In fact, there is good reason for excitement anywhere. This particular candidates' tournament is the most important chess event of the decade, partly because of the phenomenal progress of 19-year-old Bobby Fischer, the U.S. chess prodigy, partly because of the desperate ventures of Mikhail Tal, the former world champion trying for a comeback. If any of the eight contenders was given no chance whatsoever it was Pal Benko, a 33-year-old Hungarian refugee who has become a U.S. citizen. A pleasant, untemperamental craftsman, Benko won the U.S. Open championship last year. One reason why he was given no chance at Cura√ßao was that in the candidates' tournament three years ago he did not win a single game. The official tournament account suggested that he should never again appear in such big-time competition because of "a despairing attitude when faced by the leading players."
Well, he seems to have conquered his despairing attitude at Cura√ßao. In the first round he defeated Bobby Fischer easily with a new opening variation that Fischer was unable to solve. When he then met Mikhail Tal, Benko played his unorthodox opening again, and at the 41st move, when not a whisper was audible, Tal offered his hand in a gesture of resignation. "I finally did it," Benko said, in bemused wonder. "It's the first time, and it feels wonderful."
There are still seven weeks of the tournament to go, so Benko's new chess development will run into trouble. But so far he has made it plain that Fischer and Tal have someone to defeat besides each other.
THE INSIDE TRACK
•A French sporting-goods manufacturer is reported to have produced a new nylon leader material with the characteristics of a chameleon. It turns yellowish over sandy bottoms, dark brown over mud, greenish over weeds and so on, making it very hard for the fish to see.
•Elroy (Crazy Legs) Hirsch, general manager of the Los Angeles Rams, is expected to double this year as regional sportscaster for CBS, replacing Tom Harmon, who goes to ABC. Reason—Hirsch's status with the Rams is still up in the air because of the continued ownership struggle.
•As of yore, West Coast members of the U.S. Olympic Committee are upset because major chairmanships for the 1964 Olympic Games include only one West Coaster. Out of 34 positions, 18 chairmen have been named from New York and eight others from Atlantic Coast states. Tokyo will see pretty much the same group that went to Helsinki, Melbourne and Rome.
BLOOD AND MONEY IN TIJUANA
Aside from the goring of Numero Uno Matador Antonio Ordó√±ez, who will thereby be out of action for at least six weeks, the recent corrida at Tijuana's Plaza Monumental produced some other noteworthy considerations. The crowd of 18,000 high-paying customers yielded a gate of $75,000, a world record which surpassed by some $30,000 the highest gate at Mexico City's 48,000-seat Plaza, the largest in the world.
Also remarkable was the fact that each of the six bulls was killed with a single sword thrust—an achievement rare even in Spain. Matador Jesus Cordoba dispatched three of the animals and Matador Jaime Bola√±os two. The wounded Ordó√±ez, after struggling free from a swarm of assistants and friends trying to drag him out of the ring, hobbled after his bony, erratic bull, gave it four wrenching pases de castigo, squared it for the kill and, as the crowd watched in awed silence, drove in over the horns. The thrust was slightly, and understandably, off center but Ordó√±ez, blood from the wound in his right thigh soaking his pink stocking, pushed aside helping hands and stood before the bull until the animal fell to its knees. Then he crossed the ring under his own power and was carried to the infirmary.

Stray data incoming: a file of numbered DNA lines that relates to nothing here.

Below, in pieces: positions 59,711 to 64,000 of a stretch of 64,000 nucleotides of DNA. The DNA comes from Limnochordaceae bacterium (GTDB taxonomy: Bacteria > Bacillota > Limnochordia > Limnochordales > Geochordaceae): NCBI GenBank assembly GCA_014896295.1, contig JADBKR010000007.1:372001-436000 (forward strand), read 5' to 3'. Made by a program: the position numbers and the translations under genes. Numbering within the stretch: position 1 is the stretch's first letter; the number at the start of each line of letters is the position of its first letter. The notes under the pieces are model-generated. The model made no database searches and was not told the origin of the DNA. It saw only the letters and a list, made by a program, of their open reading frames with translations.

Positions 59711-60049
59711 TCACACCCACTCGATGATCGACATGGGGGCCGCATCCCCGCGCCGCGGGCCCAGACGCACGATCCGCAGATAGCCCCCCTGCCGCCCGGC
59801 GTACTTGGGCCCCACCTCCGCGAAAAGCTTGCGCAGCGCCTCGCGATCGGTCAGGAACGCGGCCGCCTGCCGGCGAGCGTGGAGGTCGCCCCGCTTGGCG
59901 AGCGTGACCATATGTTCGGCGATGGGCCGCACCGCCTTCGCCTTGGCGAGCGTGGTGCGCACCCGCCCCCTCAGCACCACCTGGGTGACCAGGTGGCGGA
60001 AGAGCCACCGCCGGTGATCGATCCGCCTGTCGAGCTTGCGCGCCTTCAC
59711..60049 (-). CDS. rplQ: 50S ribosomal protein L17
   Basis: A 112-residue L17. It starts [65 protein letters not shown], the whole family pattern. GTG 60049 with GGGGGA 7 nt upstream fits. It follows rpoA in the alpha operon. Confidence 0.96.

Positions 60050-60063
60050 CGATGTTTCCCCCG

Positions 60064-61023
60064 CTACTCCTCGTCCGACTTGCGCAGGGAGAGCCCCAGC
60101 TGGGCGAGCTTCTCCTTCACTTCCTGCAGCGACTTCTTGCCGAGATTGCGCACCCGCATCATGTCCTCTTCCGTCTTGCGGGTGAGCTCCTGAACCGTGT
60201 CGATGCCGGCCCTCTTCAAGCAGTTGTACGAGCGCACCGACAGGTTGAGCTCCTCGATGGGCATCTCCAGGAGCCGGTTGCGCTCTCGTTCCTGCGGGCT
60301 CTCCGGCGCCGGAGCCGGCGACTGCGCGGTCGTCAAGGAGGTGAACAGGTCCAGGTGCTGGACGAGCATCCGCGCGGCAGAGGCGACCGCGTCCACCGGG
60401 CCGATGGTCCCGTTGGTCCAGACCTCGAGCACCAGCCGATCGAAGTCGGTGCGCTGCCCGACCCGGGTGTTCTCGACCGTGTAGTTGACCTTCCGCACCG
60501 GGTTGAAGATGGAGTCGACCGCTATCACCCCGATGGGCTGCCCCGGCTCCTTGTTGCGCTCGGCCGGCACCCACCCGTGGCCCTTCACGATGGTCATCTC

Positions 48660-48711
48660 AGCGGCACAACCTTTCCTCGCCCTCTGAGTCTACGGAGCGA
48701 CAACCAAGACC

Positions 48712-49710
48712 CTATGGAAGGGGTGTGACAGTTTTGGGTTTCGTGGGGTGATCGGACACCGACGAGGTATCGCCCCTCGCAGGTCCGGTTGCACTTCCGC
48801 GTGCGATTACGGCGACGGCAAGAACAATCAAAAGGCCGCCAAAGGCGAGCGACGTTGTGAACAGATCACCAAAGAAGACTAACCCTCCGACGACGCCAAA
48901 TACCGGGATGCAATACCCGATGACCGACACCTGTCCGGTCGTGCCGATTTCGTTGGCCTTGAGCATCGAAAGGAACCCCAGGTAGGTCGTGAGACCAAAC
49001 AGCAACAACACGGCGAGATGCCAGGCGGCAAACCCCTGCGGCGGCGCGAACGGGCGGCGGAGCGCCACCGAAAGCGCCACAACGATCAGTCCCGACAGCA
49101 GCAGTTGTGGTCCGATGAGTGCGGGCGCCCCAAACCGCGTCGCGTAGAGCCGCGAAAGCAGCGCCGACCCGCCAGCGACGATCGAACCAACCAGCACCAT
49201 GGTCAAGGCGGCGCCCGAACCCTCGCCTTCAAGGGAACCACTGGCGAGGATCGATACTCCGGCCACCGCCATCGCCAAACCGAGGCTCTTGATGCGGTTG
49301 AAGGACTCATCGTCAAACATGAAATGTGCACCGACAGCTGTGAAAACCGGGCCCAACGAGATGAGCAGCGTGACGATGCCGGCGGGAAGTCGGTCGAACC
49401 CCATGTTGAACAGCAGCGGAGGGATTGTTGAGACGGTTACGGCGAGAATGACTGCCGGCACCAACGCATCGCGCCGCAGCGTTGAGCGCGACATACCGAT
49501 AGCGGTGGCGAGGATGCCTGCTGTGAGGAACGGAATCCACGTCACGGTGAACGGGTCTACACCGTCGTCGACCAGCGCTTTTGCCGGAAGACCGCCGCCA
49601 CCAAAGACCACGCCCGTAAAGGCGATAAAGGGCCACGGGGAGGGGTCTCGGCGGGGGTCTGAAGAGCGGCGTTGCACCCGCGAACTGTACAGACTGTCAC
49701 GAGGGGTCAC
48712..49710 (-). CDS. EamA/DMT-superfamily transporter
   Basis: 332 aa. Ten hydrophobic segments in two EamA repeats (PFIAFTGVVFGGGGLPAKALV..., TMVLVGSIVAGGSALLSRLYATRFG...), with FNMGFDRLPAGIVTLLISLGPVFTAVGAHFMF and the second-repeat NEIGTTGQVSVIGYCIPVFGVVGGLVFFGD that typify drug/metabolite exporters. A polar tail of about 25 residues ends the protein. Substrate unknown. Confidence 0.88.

Ordó√±ez has agreed to appear in Tijuana again July 8 for one more crack at high fees and treacherous bulls. He will have a lot to avenge in the way of pride and a lot to live up to in the way of drama.
Just before sunrise one morning a week ago Golf Pro Dean Cummings staggered into the clubroom of the Ironwood Country Club in San Jose and fell exhausted. His parched lips were cracked, his right hand was raw and bleeding, his left hand blistered and swollen. For the past 24 hours he had suffered from double vision, and he had not slept in more than five days. What was left of him, though, was happy.
Cummings, who is 22, had set out to break the world record for nonstop golf and he had done it. Last year DeRoss Kinkade had played continuously for 39 hours on a flat Oregon course, setting a record of 365 holes. Cummings decided to break the record on the very hilly Ironwood course by playing 700 holes in 100 hours. Admission proceeds would go to the Heart Fund, and for a $5 contribution you could play along with Cummings for nine holes.
Caddies were supplied in relays by San Jose State fraternities. At night the course lights were turned on, and Cummings kept going, stopping only long enough to eat and submit to an occasional massage. Three times during the ordeal he was examined by a doctor.
On the third day double vision struck him. From the tee he could see two flags, and on the green he saw two holes. Thereafter his caddies had to direct his every shot. On the fourth day his hands blistered and his lips cracked, but he continued to play, and beat 45 of the 48 men who came out to oppose him.
Largely on the basis of his doctor's findings, Cummings quit finally—after 91½ hours and 678 holes. He had fallen short of his goal, but not by much. His total score of 2,276 shots was only 92 over par, he had shot 94 birdies, he had walked very close to 100 miles and he had earned a nickname, The Iron Man of Ironwood. He probably had done his own heart no good, but he had earned $600 for the Heart Fund.
THEY SAID IT
•Lou Boudreau on New York autograph hunters: "1 don't mind signing autographs, but in New York they grab you, tear your clothes and if they don't like the way you sign they squirt ink on you. Ballpoint pens were a great invention."
•Harry Craft, manager of the Houston Colts, when asked where his club will finish: "In San Francisco on September 28th."